How to Write a Professional Email Signature that Converts

Last Updated on January 1, 2023 by 14 Comments

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How to Write a Professional Email Signature that Converts
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14 Comments

  1. I just did this for my iPhone and it looks great except it has additional files to download when I go to create an email to send. It has “tap to download” png files. Ideas? Thanks

  2. Many thanks for putting this together. Recently we have started to pay more attention to email signatures and your post provided a lot of good advice. will come back in few months and report back on conversion rates.

  3. Thank you very much Randy.

    Thanks to your post today I already have a professional email footer.

  4. Another reason to not use so many links in the signature of an email is that you run the risk of getting yourself flagged as spam. There is nothing worse than working on an email to someone just to have it be kicked because of too many links and lose a deal or tick off a client because they think you aren’t responding.

    • Good advice.

  5. Thanks very much Randy! As a user i ignore signature because often there is no value for me. It’s always the same “boring” sh.t

    But for my company this post is very helpfully.

  6. Hi. Social icons are online images, right? I don’t like to receive email with images that are put only for displaying a portrait or a logo because then it does Apple Mail.app think that there is a file attached. I work PAO and email with attached files are usually more important to look at because it probably contains elements that clients want me to include in a brochure or a web page. What about Social network emoji icons ? Are there some that can be displayed properly on both MacOS and Windows ? Thank you.

    • Hi Prei,

      It is possible to include HTML images in your signature without them being picked up as attachments. You just need to add a nosend=”1″ attribute to the .

      So, for example a 32x32px Facebook icon can be displayed like this:

      As you can see, the sizes are displayed both as attributes & style declarations – that’s important. Also, NEVER use HTTPS for file sources, only HTTP, since different older versions of Outlook get those files blocked. And if the size you want is 32px, the image itself should be at least 64px, so that it looks sharp on Retina/iOS screens.

      If you get all of those right, the image will look good pretty much everywhere.

      But there are lots of other issues & small variances that you should be familiar with, when it comes to email HTML. Email signatures are an absolute beast to develop. It took me months to perfect & polish my own signature templates and even now, after a few years of using & selling them, I am still constantly improving my templates for new clients, because I work on them all the time and discover new problems/issues/hacks/workarounds etc.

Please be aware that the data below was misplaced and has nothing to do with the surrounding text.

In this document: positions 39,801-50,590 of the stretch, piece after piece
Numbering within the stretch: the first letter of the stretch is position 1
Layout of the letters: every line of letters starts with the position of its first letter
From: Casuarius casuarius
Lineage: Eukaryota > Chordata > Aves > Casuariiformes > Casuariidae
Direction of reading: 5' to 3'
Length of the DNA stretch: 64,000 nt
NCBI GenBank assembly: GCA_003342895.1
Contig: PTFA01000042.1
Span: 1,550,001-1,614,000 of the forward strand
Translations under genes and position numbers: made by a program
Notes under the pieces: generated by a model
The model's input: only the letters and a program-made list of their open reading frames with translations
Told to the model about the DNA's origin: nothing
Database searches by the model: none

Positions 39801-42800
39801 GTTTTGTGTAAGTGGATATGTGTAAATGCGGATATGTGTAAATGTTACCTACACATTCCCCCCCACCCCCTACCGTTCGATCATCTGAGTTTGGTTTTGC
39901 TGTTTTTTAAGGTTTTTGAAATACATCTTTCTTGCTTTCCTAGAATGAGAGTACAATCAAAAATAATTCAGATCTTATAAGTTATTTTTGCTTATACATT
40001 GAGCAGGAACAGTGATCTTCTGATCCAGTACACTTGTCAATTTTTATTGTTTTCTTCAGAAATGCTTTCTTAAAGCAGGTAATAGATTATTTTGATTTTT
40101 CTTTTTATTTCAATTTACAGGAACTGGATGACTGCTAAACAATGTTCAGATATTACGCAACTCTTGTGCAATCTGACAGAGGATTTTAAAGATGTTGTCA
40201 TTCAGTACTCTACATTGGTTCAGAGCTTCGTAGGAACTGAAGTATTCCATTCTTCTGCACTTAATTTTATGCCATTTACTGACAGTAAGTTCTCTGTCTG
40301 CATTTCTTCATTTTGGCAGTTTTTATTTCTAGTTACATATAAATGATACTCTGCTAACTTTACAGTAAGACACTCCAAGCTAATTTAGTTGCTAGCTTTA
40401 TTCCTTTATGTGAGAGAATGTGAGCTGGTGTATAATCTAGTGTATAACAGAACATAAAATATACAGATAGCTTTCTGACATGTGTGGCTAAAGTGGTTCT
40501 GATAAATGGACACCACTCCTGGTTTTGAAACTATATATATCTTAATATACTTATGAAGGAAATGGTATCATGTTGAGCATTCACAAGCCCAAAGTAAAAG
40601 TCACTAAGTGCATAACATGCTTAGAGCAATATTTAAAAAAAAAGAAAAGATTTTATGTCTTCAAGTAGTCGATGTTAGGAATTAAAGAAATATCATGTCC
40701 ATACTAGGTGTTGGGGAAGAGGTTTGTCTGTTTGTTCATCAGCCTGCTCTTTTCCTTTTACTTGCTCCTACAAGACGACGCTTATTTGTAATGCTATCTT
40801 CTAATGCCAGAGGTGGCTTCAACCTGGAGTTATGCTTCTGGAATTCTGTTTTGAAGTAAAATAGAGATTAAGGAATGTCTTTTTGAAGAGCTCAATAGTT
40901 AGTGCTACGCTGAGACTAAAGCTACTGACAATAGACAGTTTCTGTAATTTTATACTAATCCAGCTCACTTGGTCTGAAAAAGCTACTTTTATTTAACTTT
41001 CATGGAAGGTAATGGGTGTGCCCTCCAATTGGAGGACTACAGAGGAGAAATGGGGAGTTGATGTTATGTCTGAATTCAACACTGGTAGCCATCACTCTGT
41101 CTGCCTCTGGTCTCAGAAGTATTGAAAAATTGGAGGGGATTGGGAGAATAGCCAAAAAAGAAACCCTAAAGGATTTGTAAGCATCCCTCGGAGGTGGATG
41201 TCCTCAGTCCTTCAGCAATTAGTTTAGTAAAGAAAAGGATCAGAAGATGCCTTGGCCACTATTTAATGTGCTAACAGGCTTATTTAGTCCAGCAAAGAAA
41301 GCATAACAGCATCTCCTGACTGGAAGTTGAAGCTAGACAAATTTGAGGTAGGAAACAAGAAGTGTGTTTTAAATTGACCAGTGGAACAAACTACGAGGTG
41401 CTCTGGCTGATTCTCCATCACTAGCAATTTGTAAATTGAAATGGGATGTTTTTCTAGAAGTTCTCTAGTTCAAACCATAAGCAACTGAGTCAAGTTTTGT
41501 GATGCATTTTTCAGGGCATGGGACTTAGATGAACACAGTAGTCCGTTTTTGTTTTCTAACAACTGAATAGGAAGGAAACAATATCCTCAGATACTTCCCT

Good luck 🙂

      • Thank you very much, Alex. Although your comment is truncated from place to place, I will keep in mind this attribute nosend. For example, I will search for it in the code that services mentioned above produce. I didn’t know that creating html email signatures was a job per se. I am glad for you, even if it is so hard and probably frustrating to achieve.

  7. Great tips. I’ve been using Wisestamp for awhile and you just reminded me it’s time to do an update (and trim down the info!).

  8. Thanks for the very interesting article.

  9. Nice article, Randy!

    Email signatures are definitely important. I’d say in some cases, when done right, they are even more important/effective, than email newsletters.

    I remember I had all sorts of headaches with my own email signature a while ago. My problem was that I wanted my HTML signature to look consistent on all devices/email clients & also be responsive (which was the biggest problem). I thought hey, it’s 2018, surely that’s gotta be possible to have a responsive HTML signature that would look great, regardless where I send it from or who I send it to. I know, very naive of me, since, as I quickly discovered, we might be in 2018, but email technology is still in year 2000 at best, running off of Windows ME on Internet Explorer 5.5.

    But after countless days of research, and old HTML/CSS sneakery & hackery, I have successfully crafted one for myself! And funny enough, a lot of my clients noticed it immediately and loved it so much that making those responsive email signatures for my clients is a big part of my work now..

    So I’d definitely recommend for people to have a nice signature, it gets noticed.

    • Thanks Alex! It sounds like your email signature really paid off!

  10. Great article. Spot on.
    I have used: “Sent from my phone. Typos are Apple’s fault.”
    Did it on a lark one day years ago, I still get comments on it all the time.

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